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Why the diversion program?

Sec 379 of the Police Powers and Responsibilities Act 2000 provides for the establishment of the Police Drug Diversion Program. Sec 379 refers to situations where the arrest for a minor drug offense may be discontinued and diverted.

The aim of the Diversion Program is not to decriminalise or legalise the possession or use of illicit drugs. The Police Drug Diversion Program(PDDP) provides offenders of ‘minor drug offences’ with the opportunity to attend a Drug Diversion Assessment Program (DDAP) instead of going through the usual criminal court process.

Why the diversion program?

The objectives of the PDDP are to educate more illegal drug users and to offer treatment early. It offers an incentive for people arrested of a minor drug offense to avoid getting a criminal record by addressing their drug issue. It further aims to reduce the number of people appearing in court for possession of small amounts of cannabis, or an item used for smoking cannabis.

What constitutes a minor drug offense?

It is a minor drug offense if it falls under the Drugs Misuse Act 1986, involving possession of 50 grams, or less, of cannabis, and/or an implement used (or that has been used)for smoking cannabis.

Take note: It is not a minor offense if the possesion is linked to an offense involving the production or supply or trafficking of cannabis.

Who may benefit from the PDAP?

Sec 379(1) sets out certain eligibility criteria for both adults and children to be offered the Diversion program. Police must offer it to all eligible persons.

The PDAP is not available to persons who committed another serious offense in circumstances related to the minor drug offence.

 You musn’t have a previous conviction for a violent offence against another person.

The Police have some discretion whether to offer a child, who has not been previously cautioned under the Youth Justice Act 1992, the attendance of a diversion. The officer will look at the circumstances and consider the best interest of the child.

Take note:  The offer may only be made if the person admits to committing the offense in an electronically recorded interview.                                                              

The DDAP will only be offered once to a person. If you decline the offer, or do not attend, you will not be offered this option again, should you be arrested again for another minor drug offence.

What happens at the DDAP?

Assessment – education – rehabilitation

The Health Service provider will assess your relationship with drugs. You will be asked about your use of cannabis and other illicit drugs. You will  discuss factors leading to you using drugs - how much and how often you use.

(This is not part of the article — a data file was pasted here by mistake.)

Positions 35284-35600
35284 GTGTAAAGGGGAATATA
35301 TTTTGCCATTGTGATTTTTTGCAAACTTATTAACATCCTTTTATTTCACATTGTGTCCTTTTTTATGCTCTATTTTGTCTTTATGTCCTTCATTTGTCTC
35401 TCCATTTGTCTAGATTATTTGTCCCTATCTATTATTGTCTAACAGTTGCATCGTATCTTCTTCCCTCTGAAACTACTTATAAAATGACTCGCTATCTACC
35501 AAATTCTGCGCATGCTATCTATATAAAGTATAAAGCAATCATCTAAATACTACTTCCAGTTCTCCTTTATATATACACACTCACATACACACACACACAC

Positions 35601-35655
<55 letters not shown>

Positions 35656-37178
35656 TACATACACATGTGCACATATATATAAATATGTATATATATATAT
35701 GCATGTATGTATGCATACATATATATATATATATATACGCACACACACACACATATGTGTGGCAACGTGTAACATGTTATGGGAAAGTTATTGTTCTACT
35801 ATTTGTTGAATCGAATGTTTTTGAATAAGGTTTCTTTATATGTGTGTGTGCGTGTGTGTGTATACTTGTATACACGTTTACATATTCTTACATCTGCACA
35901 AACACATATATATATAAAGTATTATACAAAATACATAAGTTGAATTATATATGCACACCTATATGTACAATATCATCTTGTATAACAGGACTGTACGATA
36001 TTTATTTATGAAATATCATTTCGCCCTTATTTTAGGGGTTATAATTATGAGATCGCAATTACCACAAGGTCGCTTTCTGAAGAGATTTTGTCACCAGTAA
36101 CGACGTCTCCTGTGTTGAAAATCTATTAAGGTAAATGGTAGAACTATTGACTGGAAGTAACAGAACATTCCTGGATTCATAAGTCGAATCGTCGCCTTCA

This will be followed by an education session to inform you of the health and social consequences of drug use.The legal consequences will also be discussed. This session may include video’s and reading material and the DDAP provider will assist and support you with a personal plan for you to stop using illicit drugs.

After assessment, and if appropriate, you may be offered access to a rehabilitation program for drug dependence.

Take note: The DDAP happens in a single session and lasts about two hours. You may take a friend or family member with you for extra support during and after the session. All information discussed during the session is strictly confidential. The police will only know whether you attended the session or not.

Why should you accept a DDAP offer?

If you complete the session you will receive:

  • Education about the consequences of drug use
  • Assistance to stop using drugs

You will not:

  • Be charged with a criminal offence
  • Have to appear in court for this minor drug offence
  • Have a criminal record for this offense

Non-attendance by choice

When you agree to go, you will be required to sign an Agreement to Attend and Requirement to Comply form. All the details regarding your session will be on the form. You are responsible for making the practical arrangements for attending. Failure to attend is an offense of Contravening the Direction of a Police Officer (under the Police Powers and Responsibilities Act 2000) and you may have to attend court for that offense.

What if I can’t attend?

In certain circumstances, you may be able to contact the police officer you originally dealt with, or the police station where you agreed to the DDAP, and make alternative arrangements. This will only be considered in exceptional circumstances, for example, death of an immediate family member or if you are hospitalised.

The choice is yours – DDAP or a criminal record?

Disclaimer : This article is just a summary of the subject matter being discussed and should not be regarded as a comprehensive legal advice for you to defend yourself alone. If you are charged with criminal offences, it is recommended that you seek legal assistance from criminal lawyers.

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